Jumping Ship? Right Shows, Wrong Networks

Thanks to LAWard for sending this in!

From tvguide online:

Jumping Ship?
Right Shows, Wrong Networks

By Matt Roush

When I heard that Sabrina, the Teenage Witch was leaving ABC for WB next
season, it made perfect sense. ABC�s “TGIF” franchise is fading, and Sabrina
will be right at home on the teencentric network, where that coven of Charmed
cuties thrives. But this jump got me thinking about the unhappy fate this
year of several critically championed but ratings-poor series, any of which
might have fared better had they aired on different networks. This applies
most notably to ABC�s unhappily-on-hiatus Sports Night, whose production
executives have said they would eagerly shop the show to NBC or HBO, if ABC
passes.

Forget HBO, which isn�t likely to pick up any network�s castoffs. But NBC
could be a much happier home for this offbeat comedy-drama, which, like NBC�s
freshman hit The West Wing, is written by the prolifically entertaining Aaron
Sorkin. Besides, NBC�s comedies (such as Frasier and Will & Grace) tend to be
more sophisticated than ABC�s broader offerings, such as Sports Night�s more
popular but incompatible companion show, Dharma & Greg. NBC had its own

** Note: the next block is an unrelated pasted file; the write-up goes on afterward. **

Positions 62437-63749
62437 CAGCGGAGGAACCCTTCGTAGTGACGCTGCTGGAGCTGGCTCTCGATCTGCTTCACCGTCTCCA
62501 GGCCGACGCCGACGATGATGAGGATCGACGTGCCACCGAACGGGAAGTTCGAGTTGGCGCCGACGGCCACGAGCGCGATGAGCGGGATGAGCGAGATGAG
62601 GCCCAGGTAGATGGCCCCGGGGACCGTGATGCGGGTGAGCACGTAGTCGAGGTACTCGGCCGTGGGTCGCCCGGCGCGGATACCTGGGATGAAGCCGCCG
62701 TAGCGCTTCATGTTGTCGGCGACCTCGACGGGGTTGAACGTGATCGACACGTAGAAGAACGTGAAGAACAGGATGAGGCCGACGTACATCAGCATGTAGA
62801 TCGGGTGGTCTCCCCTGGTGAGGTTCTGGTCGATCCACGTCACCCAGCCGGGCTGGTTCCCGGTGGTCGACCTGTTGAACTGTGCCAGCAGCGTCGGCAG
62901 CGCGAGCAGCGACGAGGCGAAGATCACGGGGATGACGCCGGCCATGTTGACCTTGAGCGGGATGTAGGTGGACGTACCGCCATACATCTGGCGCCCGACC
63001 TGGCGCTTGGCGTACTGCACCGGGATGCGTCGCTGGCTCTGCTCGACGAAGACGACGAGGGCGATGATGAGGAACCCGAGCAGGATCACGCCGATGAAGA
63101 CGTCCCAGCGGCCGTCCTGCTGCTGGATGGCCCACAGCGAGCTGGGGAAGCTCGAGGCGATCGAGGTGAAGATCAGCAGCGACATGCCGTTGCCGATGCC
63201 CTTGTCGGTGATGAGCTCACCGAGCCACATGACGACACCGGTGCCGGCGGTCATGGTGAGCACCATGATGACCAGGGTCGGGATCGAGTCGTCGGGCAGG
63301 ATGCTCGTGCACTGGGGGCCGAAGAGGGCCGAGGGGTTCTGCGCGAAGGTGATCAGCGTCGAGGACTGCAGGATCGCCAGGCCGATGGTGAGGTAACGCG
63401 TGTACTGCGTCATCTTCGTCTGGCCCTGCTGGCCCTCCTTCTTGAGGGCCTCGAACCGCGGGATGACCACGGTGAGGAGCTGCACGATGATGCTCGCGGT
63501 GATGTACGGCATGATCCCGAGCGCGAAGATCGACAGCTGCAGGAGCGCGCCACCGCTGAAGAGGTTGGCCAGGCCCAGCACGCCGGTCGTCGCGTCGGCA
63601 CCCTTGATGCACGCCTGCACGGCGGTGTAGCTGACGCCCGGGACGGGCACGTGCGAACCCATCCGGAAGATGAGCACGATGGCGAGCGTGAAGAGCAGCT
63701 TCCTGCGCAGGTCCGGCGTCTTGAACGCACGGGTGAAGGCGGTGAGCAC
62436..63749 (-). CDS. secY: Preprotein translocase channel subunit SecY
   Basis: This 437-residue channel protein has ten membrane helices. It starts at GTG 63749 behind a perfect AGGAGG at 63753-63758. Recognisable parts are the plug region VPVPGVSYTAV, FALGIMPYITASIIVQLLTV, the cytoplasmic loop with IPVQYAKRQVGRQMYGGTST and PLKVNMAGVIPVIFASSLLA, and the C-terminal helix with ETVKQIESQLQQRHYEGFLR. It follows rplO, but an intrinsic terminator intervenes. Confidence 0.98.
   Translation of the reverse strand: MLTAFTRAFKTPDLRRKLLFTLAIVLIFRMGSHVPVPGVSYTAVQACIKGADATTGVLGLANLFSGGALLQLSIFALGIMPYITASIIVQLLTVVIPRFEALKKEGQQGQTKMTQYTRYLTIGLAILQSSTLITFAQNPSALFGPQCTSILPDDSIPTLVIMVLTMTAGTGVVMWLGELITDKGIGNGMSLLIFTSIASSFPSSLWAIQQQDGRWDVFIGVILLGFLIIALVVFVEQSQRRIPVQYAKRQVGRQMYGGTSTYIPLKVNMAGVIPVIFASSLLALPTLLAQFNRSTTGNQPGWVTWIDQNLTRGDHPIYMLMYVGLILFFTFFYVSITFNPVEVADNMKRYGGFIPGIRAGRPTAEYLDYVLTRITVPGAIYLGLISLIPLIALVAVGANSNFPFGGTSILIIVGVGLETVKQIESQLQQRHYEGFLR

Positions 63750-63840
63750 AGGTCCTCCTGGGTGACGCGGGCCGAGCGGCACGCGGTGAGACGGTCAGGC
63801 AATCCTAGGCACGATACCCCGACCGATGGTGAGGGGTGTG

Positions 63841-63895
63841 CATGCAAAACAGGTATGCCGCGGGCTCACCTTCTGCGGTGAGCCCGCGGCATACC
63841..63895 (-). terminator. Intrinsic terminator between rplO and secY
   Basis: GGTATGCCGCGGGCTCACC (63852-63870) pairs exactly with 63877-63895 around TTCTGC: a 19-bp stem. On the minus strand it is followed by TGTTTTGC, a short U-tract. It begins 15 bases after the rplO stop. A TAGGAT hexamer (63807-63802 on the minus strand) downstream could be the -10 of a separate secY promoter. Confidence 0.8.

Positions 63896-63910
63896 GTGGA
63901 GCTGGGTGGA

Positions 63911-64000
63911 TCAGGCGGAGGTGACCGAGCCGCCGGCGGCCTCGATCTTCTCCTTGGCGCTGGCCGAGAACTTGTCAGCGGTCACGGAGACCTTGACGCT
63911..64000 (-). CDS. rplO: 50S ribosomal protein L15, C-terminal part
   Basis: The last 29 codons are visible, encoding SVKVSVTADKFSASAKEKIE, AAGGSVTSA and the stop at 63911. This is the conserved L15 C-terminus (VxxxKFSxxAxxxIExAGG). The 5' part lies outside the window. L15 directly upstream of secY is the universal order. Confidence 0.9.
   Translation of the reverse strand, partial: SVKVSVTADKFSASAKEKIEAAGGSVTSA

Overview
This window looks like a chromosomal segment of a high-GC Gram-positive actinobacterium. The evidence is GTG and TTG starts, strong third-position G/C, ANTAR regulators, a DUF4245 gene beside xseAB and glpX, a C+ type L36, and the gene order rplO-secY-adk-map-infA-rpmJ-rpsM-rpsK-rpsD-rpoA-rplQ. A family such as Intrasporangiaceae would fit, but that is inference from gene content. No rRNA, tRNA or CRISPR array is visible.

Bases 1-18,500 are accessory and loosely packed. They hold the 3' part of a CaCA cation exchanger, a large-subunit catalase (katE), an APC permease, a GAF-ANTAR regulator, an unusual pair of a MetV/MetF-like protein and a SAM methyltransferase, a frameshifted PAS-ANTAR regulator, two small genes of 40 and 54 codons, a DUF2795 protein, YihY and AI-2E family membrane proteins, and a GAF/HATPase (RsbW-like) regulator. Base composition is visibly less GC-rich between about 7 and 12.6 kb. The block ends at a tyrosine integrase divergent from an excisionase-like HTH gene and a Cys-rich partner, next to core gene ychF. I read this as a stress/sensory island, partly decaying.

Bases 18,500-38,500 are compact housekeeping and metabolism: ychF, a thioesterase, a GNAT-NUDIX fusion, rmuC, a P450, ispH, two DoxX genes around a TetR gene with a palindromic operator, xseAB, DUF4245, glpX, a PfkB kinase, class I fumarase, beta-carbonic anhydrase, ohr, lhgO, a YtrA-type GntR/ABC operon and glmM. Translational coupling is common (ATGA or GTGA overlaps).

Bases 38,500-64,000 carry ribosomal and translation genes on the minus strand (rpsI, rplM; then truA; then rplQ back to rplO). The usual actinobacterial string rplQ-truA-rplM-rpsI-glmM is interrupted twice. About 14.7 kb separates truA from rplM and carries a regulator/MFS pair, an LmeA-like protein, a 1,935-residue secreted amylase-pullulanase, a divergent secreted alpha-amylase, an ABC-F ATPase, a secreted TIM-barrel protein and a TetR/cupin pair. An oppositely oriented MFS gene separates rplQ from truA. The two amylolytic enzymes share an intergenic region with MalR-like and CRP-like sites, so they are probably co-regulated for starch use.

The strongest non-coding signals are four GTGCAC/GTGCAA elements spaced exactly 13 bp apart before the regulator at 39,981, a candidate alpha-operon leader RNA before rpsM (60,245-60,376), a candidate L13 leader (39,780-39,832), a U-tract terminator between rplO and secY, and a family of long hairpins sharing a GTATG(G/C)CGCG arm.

ill-fated underdog in the endearing Freaks and Geeks, an unsentimental �80s
Wonder Years about the runts and punks who dwell in the unpopular margins of
high school. This show might still be alive if it had aired on Fox, which
nurtured That �70s Show into a modest hit and has had miserable luck with its
own new dramas. Plus, the network is losing many of its signature hours:
90210, Party of Five, maybe even The X-Files as we know it.

This network would also be an appropriate venue for Roswell � which,
ironically, Fox initially developed � if WB chooses not to renew this
addictive hybrid of teen romance and sci-fi thriller. (Friday, where The
X-Files once flourished, is wide open.) As for Fox�s most notorious failure,
the caustic Hollywood satire Action, it should never have escaped HBO, where
it was originally intended. On pay-cable, Action might have looked like a
subversive hit, but on Fox, where battles were often fought over its racy
content, it was doomed. Their loss, no one�s gain.